Should you replace your cell booster’s outdoor antenna?

A typical outdoor cellular antenna.

I talk a lot about cellular signal boosters on this blog. There’s a good reason. I tend to call them “the best tech you’re not using.” I don’t understand why cell boosters aren’t included in every new home, why they’re not part of every new commercial building, and why they’re not being put in like gangbusters in all those existing spaces.

Because I hate to say it but cell service inside, no matter which carrier you have, isn’t always that great. It’s not the fault of cell carriers. You can blanket an area with great cell service and the materials that make up the building could soak up 90% of it. That’s why a cell booster is critical.

Do cell booster kits have what you need?

For the last half decade, the US Government has required cell booster makers to provide everything you need in a cell booster kit. Before that, you could buy the parts yourself and come up with something really customized. That’s still possible but usually only with larger commercial units. If you’re trying to do something for home you have to buy the whole kit and then replace the parts you want.

I think that for probably 90% of people the components in the kit are just what they need. However there is one case where you might want to consider changing out the outdoor antenna.

Are you really far from a cell tower?

While cell towers can communicate between each other over dozens of miles, a cell tower generally needs to be 1-2 miles from the phone in order for everything to work well. There are a number of reasons why that could be the case.

For example you could live somewhere rural, where cell service isn’t that good. Or, you could live on a farm which is so big that you’re naturally going to be a long distance from the tower. Maybe you’re in a city which doesn’t approve very many cell towers.

Whatever the reason there is a time when you may wish to look at a different antenna.

Which antenna do you have?

A lot of boosters, especially lower-priced ones, come with omni or panel antennas. An omni antenna generally looks like a stubby cylinder, something like this:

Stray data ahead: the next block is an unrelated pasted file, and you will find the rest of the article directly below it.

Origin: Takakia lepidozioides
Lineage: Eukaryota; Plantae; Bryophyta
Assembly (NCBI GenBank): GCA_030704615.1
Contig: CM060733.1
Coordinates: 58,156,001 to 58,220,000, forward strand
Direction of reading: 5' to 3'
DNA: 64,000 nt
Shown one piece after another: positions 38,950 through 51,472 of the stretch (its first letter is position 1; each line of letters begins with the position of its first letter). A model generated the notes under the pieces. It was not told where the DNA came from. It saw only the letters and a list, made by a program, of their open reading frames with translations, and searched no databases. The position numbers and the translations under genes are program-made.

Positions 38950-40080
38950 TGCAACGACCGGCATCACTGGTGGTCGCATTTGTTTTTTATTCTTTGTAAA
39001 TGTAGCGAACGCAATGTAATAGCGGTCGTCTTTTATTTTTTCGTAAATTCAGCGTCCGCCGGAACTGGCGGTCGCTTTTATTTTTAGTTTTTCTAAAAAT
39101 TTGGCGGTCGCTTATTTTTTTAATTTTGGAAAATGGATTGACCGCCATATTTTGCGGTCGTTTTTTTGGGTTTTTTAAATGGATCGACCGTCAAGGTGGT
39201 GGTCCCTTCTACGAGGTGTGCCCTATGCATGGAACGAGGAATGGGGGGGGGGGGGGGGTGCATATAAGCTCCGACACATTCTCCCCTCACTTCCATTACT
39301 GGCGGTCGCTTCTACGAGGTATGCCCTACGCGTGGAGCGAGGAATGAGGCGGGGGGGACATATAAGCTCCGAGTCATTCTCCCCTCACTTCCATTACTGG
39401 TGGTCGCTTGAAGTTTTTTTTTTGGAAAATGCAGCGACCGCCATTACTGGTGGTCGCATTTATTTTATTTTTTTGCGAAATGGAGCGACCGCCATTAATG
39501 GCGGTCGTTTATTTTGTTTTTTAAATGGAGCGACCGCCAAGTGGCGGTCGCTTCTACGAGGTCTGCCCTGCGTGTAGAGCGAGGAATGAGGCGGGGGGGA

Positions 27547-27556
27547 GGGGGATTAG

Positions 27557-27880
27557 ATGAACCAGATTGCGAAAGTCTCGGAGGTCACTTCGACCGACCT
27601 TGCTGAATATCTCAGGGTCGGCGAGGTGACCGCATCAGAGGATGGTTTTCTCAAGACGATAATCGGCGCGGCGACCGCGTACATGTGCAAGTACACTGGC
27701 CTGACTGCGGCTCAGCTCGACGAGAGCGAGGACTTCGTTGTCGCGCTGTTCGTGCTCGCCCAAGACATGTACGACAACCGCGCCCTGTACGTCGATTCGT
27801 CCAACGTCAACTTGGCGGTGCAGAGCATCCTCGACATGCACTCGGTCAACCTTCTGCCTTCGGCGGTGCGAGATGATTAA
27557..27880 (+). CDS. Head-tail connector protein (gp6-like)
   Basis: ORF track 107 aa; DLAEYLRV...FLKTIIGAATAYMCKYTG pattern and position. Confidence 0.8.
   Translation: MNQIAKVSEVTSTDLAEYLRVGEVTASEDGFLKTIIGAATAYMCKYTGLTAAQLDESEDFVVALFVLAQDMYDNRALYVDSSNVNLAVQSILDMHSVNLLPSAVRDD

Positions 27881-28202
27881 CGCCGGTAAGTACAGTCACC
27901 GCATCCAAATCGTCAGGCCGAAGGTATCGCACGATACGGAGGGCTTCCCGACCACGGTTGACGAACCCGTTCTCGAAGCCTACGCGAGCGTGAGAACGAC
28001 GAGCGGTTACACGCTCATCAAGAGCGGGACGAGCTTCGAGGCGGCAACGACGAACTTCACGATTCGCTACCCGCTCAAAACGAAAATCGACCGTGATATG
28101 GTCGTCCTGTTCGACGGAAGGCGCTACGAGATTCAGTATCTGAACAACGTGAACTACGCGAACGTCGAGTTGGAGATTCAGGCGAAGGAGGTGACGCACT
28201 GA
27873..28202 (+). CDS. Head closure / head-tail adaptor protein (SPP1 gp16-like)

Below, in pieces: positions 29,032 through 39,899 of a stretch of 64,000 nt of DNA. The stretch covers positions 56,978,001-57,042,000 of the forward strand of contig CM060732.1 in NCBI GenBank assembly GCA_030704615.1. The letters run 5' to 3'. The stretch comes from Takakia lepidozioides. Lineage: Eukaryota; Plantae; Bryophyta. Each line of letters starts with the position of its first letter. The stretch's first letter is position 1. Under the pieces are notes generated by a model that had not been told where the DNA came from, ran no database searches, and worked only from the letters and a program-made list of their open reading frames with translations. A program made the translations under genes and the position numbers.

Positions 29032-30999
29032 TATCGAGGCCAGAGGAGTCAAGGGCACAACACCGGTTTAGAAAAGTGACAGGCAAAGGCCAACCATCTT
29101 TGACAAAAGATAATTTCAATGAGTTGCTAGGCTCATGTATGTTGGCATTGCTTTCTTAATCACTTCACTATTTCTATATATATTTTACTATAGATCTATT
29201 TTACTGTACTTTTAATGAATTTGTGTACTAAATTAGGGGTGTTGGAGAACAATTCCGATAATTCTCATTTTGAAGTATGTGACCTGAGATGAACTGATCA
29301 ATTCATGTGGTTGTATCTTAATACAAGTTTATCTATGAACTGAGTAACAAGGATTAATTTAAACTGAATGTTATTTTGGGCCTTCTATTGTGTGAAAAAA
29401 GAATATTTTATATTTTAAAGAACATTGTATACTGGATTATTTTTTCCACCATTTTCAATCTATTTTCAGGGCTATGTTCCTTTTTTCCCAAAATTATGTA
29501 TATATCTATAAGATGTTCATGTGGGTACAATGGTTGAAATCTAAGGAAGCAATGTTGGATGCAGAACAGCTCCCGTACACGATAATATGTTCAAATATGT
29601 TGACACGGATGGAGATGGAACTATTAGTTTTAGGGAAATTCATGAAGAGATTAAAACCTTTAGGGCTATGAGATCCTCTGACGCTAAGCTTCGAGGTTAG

This sort of antenna is the easiest to install because you really don’t have to aim it. Unfortunately it’s also the least sensitive because it’s trying to pull in signals from all directions. Omni antennas are perfect for people in dense suburbs where the AT&T tower, the Verizon tower, and the T-Mobile tower might all be in different directions. In areas where the nearest tower is 2 miles away, it’s not going to be very helpful.

A panel antenna looks like this:

While this sort of antenna is generally associated with indoor use, some older boosters did use panel antennas as a sort of compromise between a truly omnidirectional antenna and a very directional antenna. It picks up signals from a wide range — in some cases up to 180 degrees — but not from every direction.

The new suggestion: directional antennas

A typical outdoor cellular antenna.

Nearly every new cell booster kit now comes with a directional antenna like the one you see above. It’s best for finding signals at a long distance, but in a very narrow direction. The idea is that you use a cell tower finding app and point the antenna where it gets the best signal. If you use a directional antenna in a dense suburban area it might not work as well as an omni for all carriers. But then again you might only need a booster for one carrier.

Choosing the right antenna

The first thing to do is look at the end of the cable that connects to the antenna. If it looks like this:

This is standard RG6 cable such as you’ll see with antennas and satellite. If that’s what you have, you need a 75-ohm antenna. If you have something else you need a 50-ohm antenna.

Most home boosters do use 75-ohm RG6 cables and for that reason I tend to recommend an antenna like this one.  It’s perfect for converting an older omni antenna system to get better reception. On the other hand, if you need a 50-ohm antenna you should look at our massive selection and find the one you need because 50-ohm systems are so different. If you aren’t sure, give the folks at Solid Signal a call and together, we’ll get you the best solution. The number is 888-233-7563.

About the Author

Stuart Sweet
Stuart Sweet is the editor-in-chief of The Solid Signal Blog and a "master plumber" at Signal Group, LLC. He is the author of over 9,000 articles and longform tutorials including many posted here. Reach him by clicking on "Contact the Editor" at the bottom of this page.